How to Check SQL Server Version?

In this article, we will look at several ways to find out the version and edition of the installed Microsoft SQL Server instance. For example, you are a DBA and you have been given the task of scheduling an upgrade on one of the SQL Server hosts. The first thought that comes to your mind is “How do I find out what version and edition of SQL Server is being used on a particular server?”.

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Setting Process CPU Affinity in Windows

By default, a running app in Windows can run on any of the available CPU cores. The operating system manages and distributes processes between cores. However, you can manually bind certain processes (applications) to processor cores in Windows using the Processor Affinity feature. Let’s see how to bind a program (process) to specific CPU cores in Windows.

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Postfix: Using Microsoft 365 as SMTP Relay

Postfix mail server is available in almost all Linux distributions. You can use it as a simple relay (smart host) to send email messages from your local network to user mailboxes and forward email queues to SMTP servers outside your organization. In this article, we’ll show you how to set up an SMTP relay for Microsoft 365 (Office 365, Exchange Online) with postfix on Linux (using Ubuntu/Debian as an example).

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Windows: Monitoring Logs and Text File Changes in Real Time

If a Windows service or application writes logs not to the Event Viewer (.evt and .evtx files), but to plain text log files, you sometimes need to display and monitor new events in real-time.

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Using Predictive IntelliSense in PowerShell

Predictive IntelliSense is a new feature in PSReadline 2.1 and is available by default in PowerShell 7.2. When typing a command in the PowerShell console, Predictive IntelliSense suggests the appropriate commands you have previously typed (using the history of previous PowerShell commands). Predictive IntelliSense works differently than the TAB auto-completion feature (or Bash’s TAB auto-completion). the suggestion of subsequent characters in the command is displayed in gray text after the cursor.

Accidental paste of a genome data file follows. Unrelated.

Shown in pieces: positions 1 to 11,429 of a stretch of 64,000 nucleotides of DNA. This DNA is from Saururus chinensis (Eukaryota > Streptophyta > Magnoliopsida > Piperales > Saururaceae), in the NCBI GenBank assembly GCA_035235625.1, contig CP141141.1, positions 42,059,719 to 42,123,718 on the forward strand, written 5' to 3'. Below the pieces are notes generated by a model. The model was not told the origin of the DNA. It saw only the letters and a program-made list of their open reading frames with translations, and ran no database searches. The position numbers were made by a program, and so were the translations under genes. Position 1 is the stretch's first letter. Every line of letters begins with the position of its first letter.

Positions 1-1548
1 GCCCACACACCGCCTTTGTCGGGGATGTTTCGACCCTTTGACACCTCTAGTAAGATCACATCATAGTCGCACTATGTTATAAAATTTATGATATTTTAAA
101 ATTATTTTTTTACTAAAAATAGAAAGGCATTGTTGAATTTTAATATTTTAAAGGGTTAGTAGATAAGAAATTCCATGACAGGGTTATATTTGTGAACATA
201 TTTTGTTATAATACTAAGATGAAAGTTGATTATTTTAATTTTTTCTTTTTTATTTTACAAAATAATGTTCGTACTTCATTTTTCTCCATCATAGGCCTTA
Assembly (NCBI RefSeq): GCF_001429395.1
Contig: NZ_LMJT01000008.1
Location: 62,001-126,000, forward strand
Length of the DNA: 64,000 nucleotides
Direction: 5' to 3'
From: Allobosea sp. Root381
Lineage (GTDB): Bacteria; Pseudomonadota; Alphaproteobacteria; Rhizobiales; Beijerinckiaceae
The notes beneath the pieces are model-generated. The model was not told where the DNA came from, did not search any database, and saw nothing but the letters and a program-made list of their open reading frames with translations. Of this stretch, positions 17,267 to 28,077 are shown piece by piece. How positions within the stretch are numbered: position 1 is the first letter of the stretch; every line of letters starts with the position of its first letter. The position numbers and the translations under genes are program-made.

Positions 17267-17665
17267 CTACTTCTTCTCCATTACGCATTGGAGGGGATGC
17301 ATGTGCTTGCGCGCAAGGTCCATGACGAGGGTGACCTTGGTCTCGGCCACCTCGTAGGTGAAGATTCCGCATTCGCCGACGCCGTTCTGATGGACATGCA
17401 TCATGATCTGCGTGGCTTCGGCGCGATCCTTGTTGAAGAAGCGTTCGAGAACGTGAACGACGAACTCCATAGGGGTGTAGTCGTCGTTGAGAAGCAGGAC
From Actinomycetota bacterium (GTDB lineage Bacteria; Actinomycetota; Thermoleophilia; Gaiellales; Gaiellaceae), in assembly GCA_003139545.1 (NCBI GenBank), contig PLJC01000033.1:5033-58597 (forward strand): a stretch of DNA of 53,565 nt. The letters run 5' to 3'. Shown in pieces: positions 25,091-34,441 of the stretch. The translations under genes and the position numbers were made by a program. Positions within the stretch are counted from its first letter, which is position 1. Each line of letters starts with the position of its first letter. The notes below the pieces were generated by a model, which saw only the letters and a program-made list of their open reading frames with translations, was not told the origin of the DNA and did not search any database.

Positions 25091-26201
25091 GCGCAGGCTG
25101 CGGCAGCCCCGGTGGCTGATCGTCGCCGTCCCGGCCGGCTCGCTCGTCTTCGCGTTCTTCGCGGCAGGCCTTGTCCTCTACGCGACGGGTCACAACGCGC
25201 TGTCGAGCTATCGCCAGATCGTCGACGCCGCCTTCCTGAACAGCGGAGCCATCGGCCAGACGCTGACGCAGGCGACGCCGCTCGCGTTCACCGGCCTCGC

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Select-Object: Filtering Output in PowerShell

The Select-Object cmdlet allows you to display certain properties of an object in a PowerShell command. Select-Object can select unique objects, a specified number of objects, or objects at a specified position in an array. Also, some PowerShell cmdlets don’t display all of the object’s properties, and you must use Select-Object to display additional attributes.

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Renaming Mapped Network Drives in Windows

When you mount network drives in Windows (manually, via net use, or GPO), File Explorer shows the full UNC path to the mapped network folder as the drive name. In this example, the network shared folder \\DESKTOP-1FOH5A8\Share\Docs\Reports\2022 is mapped as drive Z:\. Displaying the network drive name as a UNC path is inconvenient for many users. In Windows, you can change the name of the mapped network drive through the registry.

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Protecting Active Directory OUs from Accidental Deletion

Active Directory has a special feature to protect against accidental deletion of directory objects (Organizational Units, users, groups, etc.). By default, the “Protect object from accidental deletion” option is enabled when creating new OUs.

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